Lifelong Learning

by Sidney S. Stark

The phrase came into focus for me at my first college graduation. That matriculation was a two year foray to acquire an associate’s degree. In 1963 two years seemed like more than enough of a commitment as I was burned out from my academically competitive high school years. The reduced timeframe also fit in comfortably with my plans to get married at the end of it. Other degrees and educational experiences eventually followed, but it was on that first sunny June graduation day that I appreciated fully the challenge of lifelong learning.

Sitting with the sun on my face as I listened to our Dean of Students give his commencement speech, I realized I was in both a place to look back and forward at the same moment. That was a disconcerting thought for a nineteen year old. I drifted in and out of Dean Carter’s rhetoric like a swimmer simultaneously enjoying the water in a stream and the sun on its banks. Each time I left the flow I thought about the past two unexpected years in college. How could I have known they’d be such wonderful years when it all started? I’d never had a positive sustained educational experience in my life before. But there was no denying they’d ignited the spark of scholarship in me and fanned it into full flame. I’d felt the whole time just as I did that graduation day as if the warmth and light were fully on and in me, and I understood how exciting the acquisition of knowledge could be.

Slipping back into the stream of Dean Carter’s speech I remember holding onto my thoughts for one more important moment before I was willing to let go and devote myself to his thoughts again. Taking in all of the graduating class peripherally as we prepared to move on to other lives, I realized with a laser-like insight that this was only the beginning for me. This place had set me on my feet and steadied me to make the world outside my classroom forever. And I was fully prepared to take on the challenge. I understood that I wasn’t just talking about the learning that comes from daily living either; I was eager to continue acquiring new skills in a formal setting, wherever that might be, for the rest of my life. ‘How wonderful it is to understand this,’ I said to myself just at the same moment that I heard Dean Carter say,

“Our mission here was not to educate you in some specific and finite way for the two years you were here, but to teach you the importance of lifelong learning and set your appetite for it forever. If we’ve done that,” he continued like an uncle revealing his special birthday gift to a favorite niece, “then we’ve accomplished the ultimate success. Fanning the flames of lifelong learning is what every true educator aspires to.”  His face glowed with the thought of the impact of his wondrous gift.

I knew he’d done it. In me at least, he’d accomplished his goal and I’d guessed what his bequest was before he’d even revealed it. Almost five decades later, I still thank him and his faculty often as I plunge headlong into a new experiment in learning. And today is no exception. Almost half a century of living and learning since my first college experience, I have come to perhaps the most interesting place I’ve ever been. Over the past two years of returning to my love of writing, I’ve finally discovered that the writing was not the goal in and of itself as I originally thought when I began my grandmother’s memoir. I wrote in both the prologue and epilogue about the sense of adventure, passion and self-discovery the writing had brought up in me and my appreciation for both the risks and rewards inherent in the journey. The trip back in my memories and forward in the learning of a new skill had been an exciting ride.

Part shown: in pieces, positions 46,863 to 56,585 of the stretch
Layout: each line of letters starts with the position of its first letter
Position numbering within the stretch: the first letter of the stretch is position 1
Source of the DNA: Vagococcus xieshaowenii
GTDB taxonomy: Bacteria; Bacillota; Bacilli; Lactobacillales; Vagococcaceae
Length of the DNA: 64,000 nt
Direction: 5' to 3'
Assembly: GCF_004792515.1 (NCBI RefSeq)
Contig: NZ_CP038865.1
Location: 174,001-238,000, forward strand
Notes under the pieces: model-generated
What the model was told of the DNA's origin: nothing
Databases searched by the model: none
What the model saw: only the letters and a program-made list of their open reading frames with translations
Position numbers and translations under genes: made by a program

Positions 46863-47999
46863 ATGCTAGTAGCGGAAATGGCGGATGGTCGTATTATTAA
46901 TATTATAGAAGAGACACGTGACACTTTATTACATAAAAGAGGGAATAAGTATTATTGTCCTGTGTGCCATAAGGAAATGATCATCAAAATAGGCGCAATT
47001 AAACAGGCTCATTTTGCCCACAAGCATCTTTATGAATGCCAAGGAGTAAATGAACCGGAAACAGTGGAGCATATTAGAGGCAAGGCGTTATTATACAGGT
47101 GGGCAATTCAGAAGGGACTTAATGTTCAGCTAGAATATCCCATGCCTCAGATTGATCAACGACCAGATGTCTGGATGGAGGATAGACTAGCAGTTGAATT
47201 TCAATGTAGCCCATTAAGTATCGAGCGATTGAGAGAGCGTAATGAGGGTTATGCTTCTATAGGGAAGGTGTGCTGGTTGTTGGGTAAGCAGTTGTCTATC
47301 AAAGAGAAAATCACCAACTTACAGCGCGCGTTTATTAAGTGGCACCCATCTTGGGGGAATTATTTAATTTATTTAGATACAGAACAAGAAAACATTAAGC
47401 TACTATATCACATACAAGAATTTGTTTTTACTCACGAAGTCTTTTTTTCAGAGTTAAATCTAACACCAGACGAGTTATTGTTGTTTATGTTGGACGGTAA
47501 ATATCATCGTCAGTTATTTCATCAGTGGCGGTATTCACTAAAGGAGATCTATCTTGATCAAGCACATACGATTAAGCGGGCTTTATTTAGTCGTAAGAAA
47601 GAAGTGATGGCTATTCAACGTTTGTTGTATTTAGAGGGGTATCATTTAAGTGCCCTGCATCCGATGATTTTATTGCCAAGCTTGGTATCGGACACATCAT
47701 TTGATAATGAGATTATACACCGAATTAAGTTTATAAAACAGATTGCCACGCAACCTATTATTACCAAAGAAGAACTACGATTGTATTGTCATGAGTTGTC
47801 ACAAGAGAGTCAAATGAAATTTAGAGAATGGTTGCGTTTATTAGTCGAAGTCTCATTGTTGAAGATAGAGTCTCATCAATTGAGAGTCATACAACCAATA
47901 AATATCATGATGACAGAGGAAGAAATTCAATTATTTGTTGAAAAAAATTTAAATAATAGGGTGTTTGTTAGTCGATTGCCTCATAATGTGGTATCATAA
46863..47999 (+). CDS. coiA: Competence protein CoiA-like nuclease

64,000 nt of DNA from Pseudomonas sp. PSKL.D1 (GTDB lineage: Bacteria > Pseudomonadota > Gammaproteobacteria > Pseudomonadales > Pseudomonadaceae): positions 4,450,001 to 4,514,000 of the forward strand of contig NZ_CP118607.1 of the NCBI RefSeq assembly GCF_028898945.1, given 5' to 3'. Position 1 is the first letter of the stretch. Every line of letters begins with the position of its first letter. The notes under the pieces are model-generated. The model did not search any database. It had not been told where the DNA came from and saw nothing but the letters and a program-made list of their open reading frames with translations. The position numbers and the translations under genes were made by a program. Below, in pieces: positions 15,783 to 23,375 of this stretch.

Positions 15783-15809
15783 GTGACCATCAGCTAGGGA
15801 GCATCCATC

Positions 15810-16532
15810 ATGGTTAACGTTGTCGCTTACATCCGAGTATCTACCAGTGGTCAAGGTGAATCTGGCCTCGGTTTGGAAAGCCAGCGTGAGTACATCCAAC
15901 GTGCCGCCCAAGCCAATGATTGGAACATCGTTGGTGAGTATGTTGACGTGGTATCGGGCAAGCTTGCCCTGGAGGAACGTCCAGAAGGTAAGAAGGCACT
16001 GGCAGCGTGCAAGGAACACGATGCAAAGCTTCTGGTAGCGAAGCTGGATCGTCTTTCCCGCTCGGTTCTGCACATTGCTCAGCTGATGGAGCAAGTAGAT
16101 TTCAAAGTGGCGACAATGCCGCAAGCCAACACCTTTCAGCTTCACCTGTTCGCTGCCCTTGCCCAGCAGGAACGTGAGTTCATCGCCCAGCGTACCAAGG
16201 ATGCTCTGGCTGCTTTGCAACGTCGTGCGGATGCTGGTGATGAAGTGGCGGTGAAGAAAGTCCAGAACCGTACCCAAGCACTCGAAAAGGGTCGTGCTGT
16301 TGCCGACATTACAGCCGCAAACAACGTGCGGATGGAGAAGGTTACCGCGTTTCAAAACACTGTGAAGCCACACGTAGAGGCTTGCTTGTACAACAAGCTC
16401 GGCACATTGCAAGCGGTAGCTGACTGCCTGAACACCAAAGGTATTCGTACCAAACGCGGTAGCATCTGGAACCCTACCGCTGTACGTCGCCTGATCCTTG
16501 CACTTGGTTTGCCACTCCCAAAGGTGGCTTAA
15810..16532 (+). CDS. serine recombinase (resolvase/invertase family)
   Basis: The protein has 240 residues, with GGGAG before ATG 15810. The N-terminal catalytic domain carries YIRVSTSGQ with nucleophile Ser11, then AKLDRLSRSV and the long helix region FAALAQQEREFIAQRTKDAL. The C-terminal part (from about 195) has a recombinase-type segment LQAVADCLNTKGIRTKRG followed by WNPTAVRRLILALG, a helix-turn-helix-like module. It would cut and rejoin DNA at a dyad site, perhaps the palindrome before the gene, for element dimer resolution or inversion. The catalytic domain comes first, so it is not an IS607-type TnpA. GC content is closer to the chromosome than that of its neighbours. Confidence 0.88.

Simultaneously, I’ve been reading and studying a lot about the period of life I find myself in at the moment. It’s been called everything from a 2nd adulthood to The Third Chapter. The latter is the title of Sara Lawrence-Lightfoot’s book on the ‘passion, risk, and adventure in the 25 years after 50’. The more I study about this unprecedented and fascinating period in our lives, the more I hear the phrase ‘new learning’.  There are so many important things to understand about this opportunity, but the fact that learning something new is at the corner stone of the foundation to a successful transition is undeniable.

I hope my brief suggestion of possible reading material will spur your interest in researching this new life period presented us by our increased longevity if you haven’t already started. I suggest you don’t wait. It should be vital to everyone since we’ll all get to this place if we’re lucky and take good care of ourselves. But with all the authors, researchers and mentors I’ve had the fortune to connect with over the years, I think my earliest exposure to my first college experience still deserves the top teaching prize. The exhilaration from the energy generated by the light from within when new learning happens is addictive. The search itself becomes habitual and the optimism and hope it provides trumps all the paradoxical fear and uncertainty that’s bound to be a part of adopting new directions.

Sara Lawrence-Lightfoot tells us that “successful aging requires…the willingness to take risks, experience vulnerability and uncertainty, learn from experimentation and failure…and develop new relationships of support and intimacy.” In short, it requires a passion for lifelong learning. I have it and I hope you do too.

Question @ you: Do you think some things need to be unlearned before new learning can take place?  Please share your thoughts with us.

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